How do you celebrate a family Valentine's Day and still save money?
I tend to shy away from spending much when it comes to holidays, especially with a freelancer's unstable income and two children—not to mention two mortgages. But this year I learned that my 3-year-old daughter Vi loves holidays and wants to celebrate with presents, decorations, the whole hog.
I was surprised when she started asking when we would be putting up the Valentine's Day decorations (the what?), but we were able to distract her with a couple of cut-out hearts. Now that the event is getting closer, she wants even more—and I realized that by making a homemade Valentine's Day, we not only could save some money but have some good, indoor projects to pass the weekend hours away, too.
Cards: Sure, every preschooler grabs for the Toy Story mini-valentines in the grocery-store aisle. But homemade valentines are cheaper—especially if you already have materials lying around the house—and also make for a good snow-day project. Plus, send one of these to the grandparents and you know what you'll find posted on their refrigerator the next time you drop in.
Last weekend we made valentines out of colored construction paper, glue and odds-and-ends of left-over yarn from various knitting projects. Vi picked paper colors, I drew hearts on the covers with glue, and she placed pieces of yarn on the glue to create her own personal valentines. She then dictated the message she wanted on each card—including signing them with her pet nickname for herself: "Violet J. Marty Smarty Party Pants."
Candy: Need a gift for a batch of preschoolers and want to skip the traditional decorated cookies, or want to give a present more personal than a box of chocolates? We spent Saturday morning making these chocolate raisin candies. You can use any type of chocolates, but we grabbed a few Hershey candy bars and instead of the microwave we melted them in a faux double-boiler (a pan resting in a pan of boiling water). Vi unwrapped and broke the chocolate up, and added the raisins while I stirred the melted chocolate. We both spooned the mixture onto a wax paper-covered cookie sheet, trying to create hearts (some more successful than others). A quick trip to the freezer and they were set by the time nap time was over.
Dinner: Let's be honest—dinners out on Valentine's Day went out the window the second you had your first child. These days a successful dinner is any dinner that everyone in the house actually eats and at which no one has a crying fit. In our house that often involves pizza. You could grab one of those Papa Murphy's Heart Pizzas, but you can also make one yourself. The hardest part of homemade pizza is always the crust, so feel free to buy a premade crust at the store. However, we like to make ours at home—it tastes better and my daughter loves to knead and roll out her own dough.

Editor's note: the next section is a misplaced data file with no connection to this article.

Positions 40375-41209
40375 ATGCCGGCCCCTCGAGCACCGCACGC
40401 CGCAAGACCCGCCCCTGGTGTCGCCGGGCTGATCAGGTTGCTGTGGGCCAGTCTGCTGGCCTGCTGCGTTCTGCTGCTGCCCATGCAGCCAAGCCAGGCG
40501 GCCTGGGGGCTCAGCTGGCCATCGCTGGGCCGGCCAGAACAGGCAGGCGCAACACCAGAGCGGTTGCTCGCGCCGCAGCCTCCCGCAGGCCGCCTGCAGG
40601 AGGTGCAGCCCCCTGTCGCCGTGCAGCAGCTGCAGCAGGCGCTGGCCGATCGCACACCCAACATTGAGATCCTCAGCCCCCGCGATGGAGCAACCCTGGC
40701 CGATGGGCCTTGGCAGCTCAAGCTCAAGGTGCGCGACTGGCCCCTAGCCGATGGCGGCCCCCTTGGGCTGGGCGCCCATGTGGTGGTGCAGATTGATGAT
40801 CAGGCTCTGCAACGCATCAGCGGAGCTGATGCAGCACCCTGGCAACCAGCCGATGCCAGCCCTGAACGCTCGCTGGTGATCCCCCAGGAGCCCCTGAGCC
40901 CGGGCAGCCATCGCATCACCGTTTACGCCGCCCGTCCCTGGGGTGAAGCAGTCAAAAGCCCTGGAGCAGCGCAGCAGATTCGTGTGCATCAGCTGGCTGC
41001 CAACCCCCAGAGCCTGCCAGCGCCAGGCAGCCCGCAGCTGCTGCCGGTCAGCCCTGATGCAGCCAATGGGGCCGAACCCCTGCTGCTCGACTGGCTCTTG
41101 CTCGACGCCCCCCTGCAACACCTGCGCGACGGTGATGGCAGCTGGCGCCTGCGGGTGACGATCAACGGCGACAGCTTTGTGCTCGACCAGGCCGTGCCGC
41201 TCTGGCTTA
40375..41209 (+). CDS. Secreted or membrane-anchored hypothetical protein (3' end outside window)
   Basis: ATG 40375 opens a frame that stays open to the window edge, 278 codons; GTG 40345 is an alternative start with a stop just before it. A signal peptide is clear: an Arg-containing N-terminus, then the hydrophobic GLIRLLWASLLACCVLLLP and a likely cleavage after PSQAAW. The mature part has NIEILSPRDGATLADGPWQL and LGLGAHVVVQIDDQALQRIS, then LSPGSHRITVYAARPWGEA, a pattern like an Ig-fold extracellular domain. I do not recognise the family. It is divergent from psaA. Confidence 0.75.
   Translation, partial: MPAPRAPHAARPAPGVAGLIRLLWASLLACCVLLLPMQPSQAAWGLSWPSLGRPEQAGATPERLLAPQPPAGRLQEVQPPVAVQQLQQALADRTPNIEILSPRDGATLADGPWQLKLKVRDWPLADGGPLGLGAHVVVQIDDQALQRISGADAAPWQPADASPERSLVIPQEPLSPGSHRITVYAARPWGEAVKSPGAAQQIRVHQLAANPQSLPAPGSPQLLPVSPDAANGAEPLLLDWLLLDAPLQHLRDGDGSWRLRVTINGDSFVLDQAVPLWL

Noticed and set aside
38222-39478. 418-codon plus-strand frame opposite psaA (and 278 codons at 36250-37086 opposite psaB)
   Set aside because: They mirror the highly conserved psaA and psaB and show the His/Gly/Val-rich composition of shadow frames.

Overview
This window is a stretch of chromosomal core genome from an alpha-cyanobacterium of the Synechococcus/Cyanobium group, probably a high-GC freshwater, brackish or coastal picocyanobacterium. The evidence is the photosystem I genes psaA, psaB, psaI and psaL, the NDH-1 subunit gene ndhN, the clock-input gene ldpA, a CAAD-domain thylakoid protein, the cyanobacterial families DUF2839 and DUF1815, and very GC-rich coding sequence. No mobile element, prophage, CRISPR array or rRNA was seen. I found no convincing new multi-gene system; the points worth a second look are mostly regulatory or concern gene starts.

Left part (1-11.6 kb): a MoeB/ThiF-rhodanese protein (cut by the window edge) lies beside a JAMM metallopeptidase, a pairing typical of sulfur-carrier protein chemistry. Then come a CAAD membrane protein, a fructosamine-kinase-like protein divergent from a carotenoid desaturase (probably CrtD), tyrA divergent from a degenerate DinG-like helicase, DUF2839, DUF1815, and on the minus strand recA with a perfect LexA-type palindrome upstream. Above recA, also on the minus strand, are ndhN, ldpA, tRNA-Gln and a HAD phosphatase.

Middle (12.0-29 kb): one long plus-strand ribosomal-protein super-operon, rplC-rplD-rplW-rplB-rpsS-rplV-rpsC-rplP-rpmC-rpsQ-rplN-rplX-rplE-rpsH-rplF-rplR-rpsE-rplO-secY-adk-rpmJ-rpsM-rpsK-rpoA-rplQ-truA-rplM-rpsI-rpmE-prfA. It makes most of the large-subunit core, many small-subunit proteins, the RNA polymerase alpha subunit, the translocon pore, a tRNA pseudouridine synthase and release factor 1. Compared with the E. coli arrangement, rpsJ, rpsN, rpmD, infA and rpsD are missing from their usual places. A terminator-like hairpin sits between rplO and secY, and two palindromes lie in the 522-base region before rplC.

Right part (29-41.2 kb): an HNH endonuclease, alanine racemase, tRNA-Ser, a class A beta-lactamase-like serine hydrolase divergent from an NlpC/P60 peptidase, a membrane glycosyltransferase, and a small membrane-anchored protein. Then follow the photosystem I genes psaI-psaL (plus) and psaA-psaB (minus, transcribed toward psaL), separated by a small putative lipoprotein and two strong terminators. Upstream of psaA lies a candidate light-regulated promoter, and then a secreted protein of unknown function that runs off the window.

My simple dough is adapted from a grilled pizza book: Take one cup warm water, stir in a little honey and a quarter of a cup of olive oil. Sprinkle one packet (or one tablespoon) of yeast and let it sit for 5 minutes until foamy. Add in 1 cup wheat flour, two cups all purpose flour, and a few tablespoons of dried oregano for extra flavor. Mix the ingredients together with your hands and it will form into a dough. Toss the dough on the table and knead for 5 minutes (or let your child make an airplane first), then form it into a ball and put it in a bowl and drizzle a little olive oil over the top so it doesn't dry during the rise. Cover with plastic wrap and, if you have a drafty kitchen, put it in the light of a window. It will rise in about an hour, and you can then roll it out for crust. For a thin cracker-like crust, divide in two and roll paper thin. For a thicker crust use the full dough in one pizza pan. Cook at 375 degrees for 10 minutes, then flip the dough and cook for 5 minutes more.
Once you have your crust partially cooked, cover with sauce (we use spaghetti sauce, whatever is cheapest and has the most veggie chunks in it), then your pepperoni (we prefer turkey pepperoni, especially the generic Cub version, which is thicker than the Hormel). If you want the pretty hearts, you can trim your pepperoni—otherwise, just overlapping the pieces will make a crude but easy version. Top with mozzarella and bake.
Dessert: Anyone can have cheesecake or cookies or even something traditionally chocolate. But for a very different type of dessert, try an easy bread pudding. For your bread, use buttermilk biscuits—either homemade, such as these simple biscuits, or store bought. (If you have homemade, use a heart-shaped cookie cutter. If you are using store bought, each biscuit can be molded into hearts by hand before baking). Slice 9–12 biscuits in half lengthwise so the shape remains intact, and place them overlapping in a pie plate or brownie pan. Mix two teaspoons melted butter, two eggs, a tablespoon vanilla and 1/2 cup sugar in 1-1/2 cups milk, and pour it over your biscuits. Bake for 15 minutes at 350 degrees. Sprinkle the top with cinnamon and sugar to serve.
Vi ate three bowls of this as her dessert one night.
I can't replace the flowers, the jewelery, or the cute furry stuffed animals that tend to accompany the Valentine's Day holiday, but with a few tricks maybe you can put a few extra dollars away and save up for the next holiday.
What are your Valentine's Day tips? Leave a note in comments below or upload a photo of your favorite decoration.